Beef - a waste of calories. If you United States if they wipe out cattle breeding and meat consumption, they will be able to feed three times as much the number of people they manage to feed today. That meat consumption is not a big deal for the human health and that of the planet, it has been known for some time. But a new study from the University of Minnesota has found that eating meat is a huge waste of resources.
But not only. The research has put pen to paper that the Calories taken by a person who eats beef represent just 10 percent of those acquired by the animal from agricultural products. In this step, therefore, 41 percent of calories are lost.
The researchers speculated that humans need on average 2.700 calories per day. According to these figures, it emerged that only 12 percent of vegetable calories used for animal feed is transformed into calories consumed by humans. Likewise, only 55 percent of the calories from crops worldwide feed people directly. Considering only the United States, agriculture could feed an additional billion people, shifting the calories of crops for direct human consumption.
Cultivated lands around the world alone could feed 4 billions of people more than they do now. It would only be enough replace the production of feed and biofuels for animals, exclusively that intended for human consumption. Even a small, partial shift in intensive livestock crops such as forage could increase agricultural efficiency and provide food for millions of people.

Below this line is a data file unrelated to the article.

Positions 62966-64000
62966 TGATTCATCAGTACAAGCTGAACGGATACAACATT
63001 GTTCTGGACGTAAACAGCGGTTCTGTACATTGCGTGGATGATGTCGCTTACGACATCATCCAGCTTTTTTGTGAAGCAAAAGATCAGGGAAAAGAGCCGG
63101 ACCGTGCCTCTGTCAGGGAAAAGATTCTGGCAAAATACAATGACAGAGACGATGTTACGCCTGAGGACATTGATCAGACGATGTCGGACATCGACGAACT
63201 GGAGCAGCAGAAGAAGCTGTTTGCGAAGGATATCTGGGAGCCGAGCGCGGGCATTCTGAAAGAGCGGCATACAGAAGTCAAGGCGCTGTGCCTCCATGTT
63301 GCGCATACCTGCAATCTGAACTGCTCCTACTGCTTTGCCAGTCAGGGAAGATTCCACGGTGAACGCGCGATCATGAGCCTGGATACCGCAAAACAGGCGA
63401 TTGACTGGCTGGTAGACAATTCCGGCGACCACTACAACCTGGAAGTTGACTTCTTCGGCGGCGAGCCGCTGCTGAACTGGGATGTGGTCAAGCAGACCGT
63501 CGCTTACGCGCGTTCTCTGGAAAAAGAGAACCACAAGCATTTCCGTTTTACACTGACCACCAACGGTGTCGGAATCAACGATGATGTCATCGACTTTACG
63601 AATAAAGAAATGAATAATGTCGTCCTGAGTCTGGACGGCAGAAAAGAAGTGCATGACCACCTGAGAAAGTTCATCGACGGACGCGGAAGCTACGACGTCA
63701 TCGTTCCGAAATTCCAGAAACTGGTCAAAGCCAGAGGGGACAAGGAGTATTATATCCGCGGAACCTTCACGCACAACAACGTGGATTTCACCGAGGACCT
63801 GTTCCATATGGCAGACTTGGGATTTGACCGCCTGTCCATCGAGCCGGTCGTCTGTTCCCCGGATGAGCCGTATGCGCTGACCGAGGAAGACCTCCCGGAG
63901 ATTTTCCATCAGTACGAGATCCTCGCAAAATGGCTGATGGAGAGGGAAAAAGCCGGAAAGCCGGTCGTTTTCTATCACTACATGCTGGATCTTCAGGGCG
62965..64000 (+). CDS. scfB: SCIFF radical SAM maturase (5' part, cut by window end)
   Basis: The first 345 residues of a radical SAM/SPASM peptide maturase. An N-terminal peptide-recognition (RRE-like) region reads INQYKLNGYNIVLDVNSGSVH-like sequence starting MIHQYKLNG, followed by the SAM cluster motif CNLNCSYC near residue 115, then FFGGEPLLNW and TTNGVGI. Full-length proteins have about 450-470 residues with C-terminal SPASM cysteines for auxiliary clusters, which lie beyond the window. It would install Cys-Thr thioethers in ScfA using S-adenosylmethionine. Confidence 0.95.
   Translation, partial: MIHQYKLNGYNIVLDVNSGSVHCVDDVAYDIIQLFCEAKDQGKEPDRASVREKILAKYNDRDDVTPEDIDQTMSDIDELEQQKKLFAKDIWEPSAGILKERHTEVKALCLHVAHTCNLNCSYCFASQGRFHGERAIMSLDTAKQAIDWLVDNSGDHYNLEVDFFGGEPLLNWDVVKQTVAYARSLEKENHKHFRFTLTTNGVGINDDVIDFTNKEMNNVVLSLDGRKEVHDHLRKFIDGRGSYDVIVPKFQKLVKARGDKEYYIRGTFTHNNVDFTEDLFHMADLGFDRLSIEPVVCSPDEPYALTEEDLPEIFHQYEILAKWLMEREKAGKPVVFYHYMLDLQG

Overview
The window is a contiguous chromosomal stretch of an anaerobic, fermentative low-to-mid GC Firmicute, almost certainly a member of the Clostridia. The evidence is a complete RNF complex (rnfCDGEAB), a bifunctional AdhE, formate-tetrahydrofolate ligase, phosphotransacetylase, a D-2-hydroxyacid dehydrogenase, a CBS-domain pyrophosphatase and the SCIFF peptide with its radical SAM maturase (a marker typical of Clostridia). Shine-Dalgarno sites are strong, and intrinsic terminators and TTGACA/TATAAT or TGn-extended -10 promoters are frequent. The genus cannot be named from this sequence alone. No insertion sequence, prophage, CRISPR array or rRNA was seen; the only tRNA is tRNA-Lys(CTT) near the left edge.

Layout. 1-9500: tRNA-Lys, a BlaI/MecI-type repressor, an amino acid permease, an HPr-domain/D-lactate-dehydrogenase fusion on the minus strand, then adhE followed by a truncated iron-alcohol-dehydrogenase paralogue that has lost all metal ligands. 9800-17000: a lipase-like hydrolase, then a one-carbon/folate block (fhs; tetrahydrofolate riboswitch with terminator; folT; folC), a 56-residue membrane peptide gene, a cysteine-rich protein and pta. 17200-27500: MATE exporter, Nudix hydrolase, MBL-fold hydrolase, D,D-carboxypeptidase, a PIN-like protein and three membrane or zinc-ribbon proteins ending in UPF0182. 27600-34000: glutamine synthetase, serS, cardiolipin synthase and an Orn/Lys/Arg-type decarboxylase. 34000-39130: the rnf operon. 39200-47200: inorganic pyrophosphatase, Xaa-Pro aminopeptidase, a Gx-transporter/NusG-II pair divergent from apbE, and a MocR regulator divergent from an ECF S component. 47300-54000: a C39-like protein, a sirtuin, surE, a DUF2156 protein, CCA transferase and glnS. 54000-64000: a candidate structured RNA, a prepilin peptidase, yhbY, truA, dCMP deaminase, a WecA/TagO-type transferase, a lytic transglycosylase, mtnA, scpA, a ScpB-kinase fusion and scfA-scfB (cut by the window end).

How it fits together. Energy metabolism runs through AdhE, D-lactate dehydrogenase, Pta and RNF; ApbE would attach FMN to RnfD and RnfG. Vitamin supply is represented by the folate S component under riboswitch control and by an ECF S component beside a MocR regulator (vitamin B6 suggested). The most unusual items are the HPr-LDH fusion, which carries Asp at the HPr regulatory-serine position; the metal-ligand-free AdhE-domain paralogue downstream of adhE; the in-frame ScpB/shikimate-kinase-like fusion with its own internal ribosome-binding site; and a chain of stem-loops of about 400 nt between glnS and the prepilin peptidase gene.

The research team looked at calorie allocation in four key countries, India, China, Brazil and the United States, discovering that while India devotes 90 percent of its calories to human consumption, the other three allocate 58, 45 and 27 percent respectively.
The study not only looked at calories but also calories protein, yielding similar results. For example, of all the plant proteins produced, only 49 percent are part of human diets.
Changing habits what it would entail? According to the researchers, a complete change in diets globally that eliminates meat altogether is not feasible to date, but also a partial change it could bring significant benefits. By avoiding cattle and preferring chicken and pork, another 357 million people could be fed, and a switch to a meat-free diet with eggs and milk could support another 815 million people.
Man could therefore completely meet protein needs with plant-based diets, but modifying in part the cultivation systems, for example with a greater production of legumes rich in proteins.
"We have essentially discovered a surprising abundance of food for a hungry world, hidden in plain sight in the farmland we already cultivate," he said Emily Cassidy, lead author of the paper. "Depending on the extent to which farmers and consumers are willing to change current practices, existing crops could feed millions or even billions of people."
The study was published in the journal Iop Science Environmental Research Letters.
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